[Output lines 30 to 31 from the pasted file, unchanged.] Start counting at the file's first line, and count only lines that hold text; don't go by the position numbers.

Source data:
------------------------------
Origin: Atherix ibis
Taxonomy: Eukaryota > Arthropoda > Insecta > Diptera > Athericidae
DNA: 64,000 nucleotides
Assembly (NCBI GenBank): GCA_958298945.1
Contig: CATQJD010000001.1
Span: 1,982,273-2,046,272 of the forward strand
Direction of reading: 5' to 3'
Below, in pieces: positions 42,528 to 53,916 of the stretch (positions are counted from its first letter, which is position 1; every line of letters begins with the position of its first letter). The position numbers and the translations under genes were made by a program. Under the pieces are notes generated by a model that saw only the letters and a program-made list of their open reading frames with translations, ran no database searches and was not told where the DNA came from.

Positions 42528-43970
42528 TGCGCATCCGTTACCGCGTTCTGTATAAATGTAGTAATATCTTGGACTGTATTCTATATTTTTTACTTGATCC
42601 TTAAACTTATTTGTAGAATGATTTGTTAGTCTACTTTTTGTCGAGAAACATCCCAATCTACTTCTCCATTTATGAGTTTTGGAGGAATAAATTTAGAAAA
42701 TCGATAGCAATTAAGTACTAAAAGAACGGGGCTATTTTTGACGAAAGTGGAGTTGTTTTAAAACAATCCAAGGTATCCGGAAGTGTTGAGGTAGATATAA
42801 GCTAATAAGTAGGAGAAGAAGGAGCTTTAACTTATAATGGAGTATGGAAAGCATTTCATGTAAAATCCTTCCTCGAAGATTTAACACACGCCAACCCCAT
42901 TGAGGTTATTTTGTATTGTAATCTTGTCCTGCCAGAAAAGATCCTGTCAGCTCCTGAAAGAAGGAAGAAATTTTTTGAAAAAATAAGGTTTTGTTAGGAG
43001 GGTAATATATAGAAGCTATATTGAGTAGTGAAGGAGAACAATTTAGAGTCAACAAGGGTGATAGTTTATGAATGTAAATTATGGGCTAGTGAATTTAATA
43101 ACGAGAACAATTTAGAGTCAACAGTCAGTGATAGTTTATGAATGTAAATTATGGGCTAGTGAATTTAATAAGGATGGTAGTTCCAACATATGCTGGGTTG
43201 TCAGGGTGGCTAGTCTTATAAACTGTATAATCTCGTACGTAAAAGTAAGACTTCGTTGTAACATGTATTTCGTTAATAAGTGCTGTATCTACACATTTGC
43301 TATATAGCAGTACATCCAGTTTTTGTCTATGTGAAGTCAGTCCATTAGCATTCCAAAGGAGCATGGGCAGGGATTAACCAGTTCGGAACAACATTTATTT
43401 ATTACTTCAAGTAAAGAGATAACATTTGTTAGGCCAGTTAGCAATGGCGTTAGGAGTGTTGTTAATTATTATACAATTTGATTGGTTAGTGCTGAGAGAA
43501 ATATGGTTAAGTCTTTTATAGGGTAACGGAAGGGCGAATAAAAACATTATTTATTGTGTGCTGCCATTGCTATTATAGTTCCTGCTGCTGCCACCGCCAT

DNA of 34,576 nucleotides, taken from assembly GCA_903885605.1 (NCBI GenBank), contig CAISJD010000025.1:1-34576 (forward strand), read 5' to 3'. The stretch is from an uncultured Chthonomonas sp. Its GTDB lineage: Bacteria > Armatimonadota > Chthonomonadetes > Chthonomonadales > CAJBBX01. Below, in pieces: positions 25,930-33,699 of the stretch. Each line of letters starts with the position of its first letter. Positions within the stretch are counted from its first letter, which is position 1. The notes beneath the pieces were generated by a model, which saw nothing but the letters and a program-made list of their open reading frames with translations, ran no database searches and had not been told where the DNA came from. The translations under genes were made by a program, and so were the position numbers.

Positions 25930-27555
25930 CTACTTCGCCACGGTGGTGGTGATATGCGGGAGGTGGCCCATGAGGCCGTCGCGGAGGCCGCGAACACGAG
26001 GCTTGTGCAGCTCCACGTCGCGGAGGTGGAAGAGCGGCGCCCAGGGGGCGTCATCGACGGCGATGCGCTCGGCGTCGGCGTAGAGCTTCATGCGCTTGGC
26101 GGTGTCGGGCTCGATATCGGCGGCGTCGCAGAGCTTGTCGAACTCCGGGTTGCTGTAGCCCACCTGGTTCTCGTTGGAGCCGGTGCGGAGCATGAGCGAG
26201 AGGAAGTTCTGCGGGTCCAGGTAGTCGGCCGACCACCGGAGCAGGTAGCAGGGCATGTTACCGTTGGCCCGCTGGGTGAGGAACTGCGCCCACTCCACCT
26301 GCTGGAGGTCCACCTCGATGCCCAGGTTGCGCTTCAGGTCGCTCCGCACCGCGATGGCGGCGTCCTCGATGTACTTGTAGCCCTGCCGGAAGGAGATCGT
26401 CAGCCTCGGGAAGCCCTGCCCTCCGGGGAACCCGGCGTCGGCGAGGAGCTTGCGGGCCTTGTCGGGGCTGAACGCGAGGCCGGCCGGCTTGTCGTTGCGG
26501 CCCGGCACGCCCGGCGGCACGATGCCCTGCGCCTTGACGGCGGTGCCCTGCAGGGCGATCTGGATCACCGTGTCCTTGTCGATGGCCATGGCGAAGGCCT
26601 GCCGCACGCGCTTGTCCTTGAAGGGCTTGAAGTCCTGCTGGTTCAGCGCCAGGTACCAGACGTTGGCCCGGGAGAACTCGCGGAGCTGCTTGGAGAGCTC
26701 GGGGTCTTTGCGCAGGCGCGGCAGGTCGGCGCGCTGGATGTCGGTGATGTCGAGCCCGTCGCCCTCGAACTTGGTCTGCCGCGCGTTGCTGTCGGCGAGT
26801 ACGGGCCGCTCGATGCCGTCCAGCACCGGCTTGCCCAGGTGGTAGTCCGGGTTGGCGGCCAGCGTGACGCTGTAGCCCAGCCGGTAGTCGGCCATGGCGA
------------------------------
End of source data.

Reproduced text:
26601 GCCGCACGCGCTTGTCCTTGAAGGGCTTGAAGTCCTGCTGGTTCAGCGCCAGGTACCAGACGTTGGCCCGGGAGAACTCGCGGAGCTGCTTGGAGAGCTC
26701 GGGGTCTTTGCGCAGGCGCGGCAGGTCGGCGCGCTGGATGTCGGTGATGTCGAGCCCGTCGCCCTCGAACTTGGTCTGCCGCGCGTTGCTGTCGGCGAGT